was one such person.)

Underlying this hostility to Washington and Jerusalem -- in addition to a somewhat reflexive anti-Americanism and Europe's dark legacy of anti-Semitism -- is the moral emptiness illustrated by de Villepin in that address to the Security Council: "It is from the United Nations alone that legal and moral authority can come." This positivism, according to proponents such the European Union's foreign policy chief Javier Solana, is based on a yearning for a "rules-based approach" to international affairs, "not a ploy to constrain the U.S."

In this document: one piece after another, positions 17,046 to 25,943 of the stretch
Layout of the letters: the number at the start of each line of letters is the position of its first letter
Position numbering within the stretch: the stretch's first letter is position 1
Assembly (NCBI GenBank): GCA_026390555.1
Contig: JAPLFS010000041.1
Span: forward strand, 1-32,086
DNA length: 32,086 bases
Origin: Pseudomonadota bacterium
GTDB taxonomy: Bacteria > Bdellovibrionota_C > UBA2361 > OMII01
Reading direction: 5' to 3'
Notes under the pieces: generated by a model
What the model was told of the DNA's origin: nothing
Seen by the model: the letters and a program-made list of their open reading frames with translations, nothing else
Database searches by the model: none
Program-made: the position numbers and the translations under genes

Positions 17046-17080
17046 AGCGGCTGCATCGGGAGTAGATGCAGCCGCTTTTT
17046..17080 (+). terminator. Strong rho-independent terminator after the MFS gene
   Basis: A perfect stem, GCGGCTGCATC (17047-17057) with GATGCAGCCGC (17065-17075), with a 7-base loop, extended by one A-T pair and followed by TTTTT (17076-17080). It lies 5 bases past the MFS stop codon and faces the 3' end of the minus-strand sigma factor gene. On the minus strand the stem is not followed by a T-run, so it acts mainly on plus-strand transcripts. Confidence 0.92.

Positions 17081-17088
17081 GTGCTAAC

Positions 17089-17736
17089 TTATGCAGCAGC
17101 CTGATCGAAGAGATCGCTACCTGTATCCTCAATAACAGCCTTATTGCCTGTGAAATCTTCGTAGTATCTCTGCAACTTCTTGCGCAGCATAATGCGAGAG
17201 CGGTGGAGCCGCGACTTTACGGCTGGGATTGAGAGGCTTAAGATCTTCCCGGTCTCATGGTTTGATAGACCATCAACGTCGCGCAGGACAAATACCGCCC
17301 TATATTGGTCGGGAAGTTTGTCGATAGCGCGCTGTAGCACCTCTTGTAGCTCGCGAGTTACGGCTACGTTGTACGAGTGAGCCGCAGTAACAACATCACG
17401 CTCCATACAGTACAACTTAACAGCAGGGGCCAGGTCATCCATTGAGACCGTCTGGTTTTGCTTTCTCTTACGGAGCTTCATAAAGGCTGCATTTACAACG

It is against this backdrop that, after preening that it would lead the effort to reinvigorate the lackluster United Nations Interim Force in Lebanon (UNIFIL) -- which, as we have previously shown, could have prevented the recent conflict if it had done its job anytime in the last quarter-century -- France last week cut its offer of troops back to a laughable 200 combat engineers before settling on a pledge of 2,000 soldiers. Had it not done this it risked losing the command of the international force, currently held by French major-general Alain Pellegrini. Even as he reluctantly increased the number of troops pledged, president Jacques Chirac continued to characterize the planned force of 15,000 -- which his country had signed off on in the unanimously-passed Security Council Resolution 1701 -- as "excessive," noting that "it does not make sense."